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Three pesticide labs to go on stream in a month

Owing to lack of working capital and staff, labs costing Rs 3 crore each had been lying idle.

Published: 02nd April 2018 05:13 AM  |   Last Updated: 02nd April 2018 05:13 AM   |  A+A-

Gas chromatography-mass spectrometry (GC-MS) instrument housed at the post-graduate block of College of Agriculture at Padannakkad in Kanhangad. GC-MS is used to detect and measure contaminants and pesticides in food and beverages

Express News Service

KANHANGAD: THE three hi-tech pesticide residue testing labs set up at Kanhangad, Thrissur and Kumarakom will start functioning within a month, according to the officers. Owing to lack of working capital and staff, the labs provided with state-of-the-art apparatus costing a staggering Rs 3 crore each had been lying idle. The Kanhangad lab housed at the College of Agriculture at Padannakkad was inaugurated by Chief Minister Pinarayi Vijayan on March 30, 2017. Though run by the Kerala Agricultural University (KAU), the labs are funded by the state government. Currently, the only Pesticide Residue Research and Analytic a l L a b o r a t o r y (PRRAL) is at the College of Agriculture, Vell a y a n i i n Thiruvananthapuram. Varsity authorities said they had sought Rs 55 lakh working capital for each of the three labs.

“An allocation of Rs 40 lakh was made in the last budget, but we got the money just now,” said a senior scientist there. He said each of the labs will recruit five persons, including three lab technicians, on contract basis and they will be headed by a university scientist. “We expect to complete the hiring process and training of the staff within one month,” he said. The staff will be offered a three-year contract. Nonetheless, the scientists said though the labs are yet to go on stream, it did not stop them from continuously checking the vegetables and fruits brought in from outside the state. “Now we collect the samples and send them to the lab at Vellayani,” said a faculty member at the Padannakkad college. He said samples are collected once every two or three weeks from the Kanhangad, Nileshwaram and Payyannur vegetable markets. “But when the lab set up at the college starts functioning, we can check the pesticide residue in the vegetables every week,” he said. Contrary to the notion regarding the reckless use of pesticides by the farmers, the scientists said the farmers did not overuse pesticides.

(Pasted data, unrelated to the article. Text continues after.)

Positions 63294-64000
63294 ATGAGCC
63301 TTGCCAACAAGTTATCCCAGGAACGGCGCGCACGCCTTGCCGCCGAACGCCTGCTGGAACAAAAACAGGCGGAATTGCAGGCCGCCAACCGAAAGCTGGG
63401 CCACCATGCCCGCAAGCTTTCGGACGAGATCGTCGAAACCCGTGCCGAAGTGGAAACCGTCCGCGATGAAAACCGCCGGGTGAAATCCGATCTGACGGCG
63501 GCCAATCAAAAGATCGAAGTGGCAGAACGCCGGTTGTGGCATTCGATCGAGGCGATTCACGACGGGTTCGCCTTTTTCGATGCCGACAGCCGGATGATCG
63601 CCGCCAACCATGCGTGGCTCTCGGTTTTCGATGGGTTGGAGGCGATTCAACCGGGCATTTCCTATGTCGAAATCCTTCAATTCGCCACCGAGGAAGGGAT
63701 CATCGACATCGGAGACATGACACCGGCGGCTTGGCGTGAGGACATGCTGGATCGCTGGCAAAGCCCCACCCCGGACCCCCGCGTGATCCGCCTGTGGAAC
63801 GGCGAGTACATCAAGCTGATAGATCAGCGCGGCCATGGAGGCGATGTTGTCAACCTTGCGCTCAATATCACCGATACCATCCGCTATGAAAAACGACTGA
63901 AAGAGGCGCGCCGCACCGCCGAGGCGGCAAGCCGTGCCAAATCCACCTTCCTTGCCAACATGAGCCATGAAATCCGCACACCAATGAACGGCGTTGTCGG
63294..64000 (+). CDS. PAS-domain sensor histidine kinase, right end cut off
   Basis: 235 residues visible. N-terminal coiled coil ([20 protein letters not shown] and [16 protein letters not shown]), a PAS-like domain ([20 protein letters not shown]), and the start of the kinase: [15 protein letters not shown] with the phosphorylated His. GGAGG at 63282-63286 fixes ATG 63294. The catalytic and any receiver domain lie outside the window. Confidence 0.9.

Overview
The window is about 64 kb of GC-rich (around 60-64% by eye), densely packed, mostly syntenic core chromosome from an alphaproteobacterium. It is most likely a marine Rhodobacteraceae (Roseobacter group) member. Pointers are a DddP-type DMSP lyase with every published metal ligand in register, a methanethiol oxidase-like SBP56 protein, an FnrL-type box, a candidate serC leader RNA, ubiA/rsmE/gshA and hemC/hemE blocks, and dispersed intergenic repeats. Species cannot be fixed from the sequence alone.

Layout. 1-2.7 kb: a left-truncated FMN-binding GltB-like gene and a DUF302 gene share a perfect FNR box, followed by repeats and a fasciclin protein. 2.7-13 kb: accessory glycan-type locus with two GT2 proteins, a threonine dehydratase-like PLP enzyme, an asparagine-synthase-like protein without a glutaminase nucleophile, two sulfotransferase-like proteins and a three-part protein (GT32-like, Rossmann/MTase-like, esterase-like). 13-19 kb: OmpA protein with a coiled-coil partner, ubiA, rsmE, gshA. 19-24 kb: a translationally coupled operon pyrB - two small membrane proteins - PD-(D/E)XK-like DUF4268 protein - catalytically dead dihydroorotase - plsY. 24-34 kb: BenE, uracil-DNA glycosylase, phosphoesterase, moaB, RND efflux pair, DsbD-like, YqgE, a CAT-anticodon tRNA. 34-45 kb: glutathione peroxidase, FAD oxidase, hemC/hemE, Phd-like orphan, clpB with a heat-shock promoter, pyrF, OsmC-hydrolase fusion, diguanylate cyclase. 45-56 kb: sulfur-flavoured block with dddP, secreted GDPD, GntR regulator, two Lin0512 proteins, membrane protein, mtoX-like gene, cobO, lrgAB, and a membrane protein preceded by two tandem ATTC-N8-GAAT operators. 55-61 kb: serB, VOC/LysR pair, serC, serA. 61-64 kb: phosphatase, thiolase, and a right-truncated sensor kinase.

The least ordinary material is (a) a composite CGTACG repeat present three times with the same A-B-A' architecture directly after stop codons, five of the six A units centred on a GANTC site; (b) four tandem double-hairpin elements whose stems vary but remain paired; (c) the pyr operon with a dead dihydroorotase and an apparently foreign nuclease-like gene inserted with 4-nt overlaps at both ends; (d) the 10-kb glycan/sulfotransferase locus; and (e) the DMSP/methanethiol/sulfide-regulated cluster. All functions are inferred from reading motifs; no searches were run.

“The pesticide levels are well within the prescribed levels now,” the scientist said. The testing takes around one week and costs around Rs 6,000 for a sample. He, however, said even with the new lab, they will not be able to identify the new generation pesticides used on fruits and vegetables. “We will still have to send the extracts of the vegetables to the lab at Vellayani to check for new-gen pesticides,” he said. The three labs at Padannakkad, Thrissur and Kumarakom have gas chromatography-mass spectrometry (GC-MS) instrument. “The new generation pesticides are water soluble and will not show up during the test conducted using the GC-MS instrument,” he said. The scientists said they had submitted a proposal for procuring equipment capable of detecting the new gen pesticides also. “Once the equipment becomes available, we will shift to the new block built to house the pesticide residue testing lab on the college campus at Padannakkad we will be on a par with the Vellayani lab,” a scientist said.

Rs 55 L Working capital sought for each of the lab

Rs 6,000 Cost per sample for testing pesticide levels

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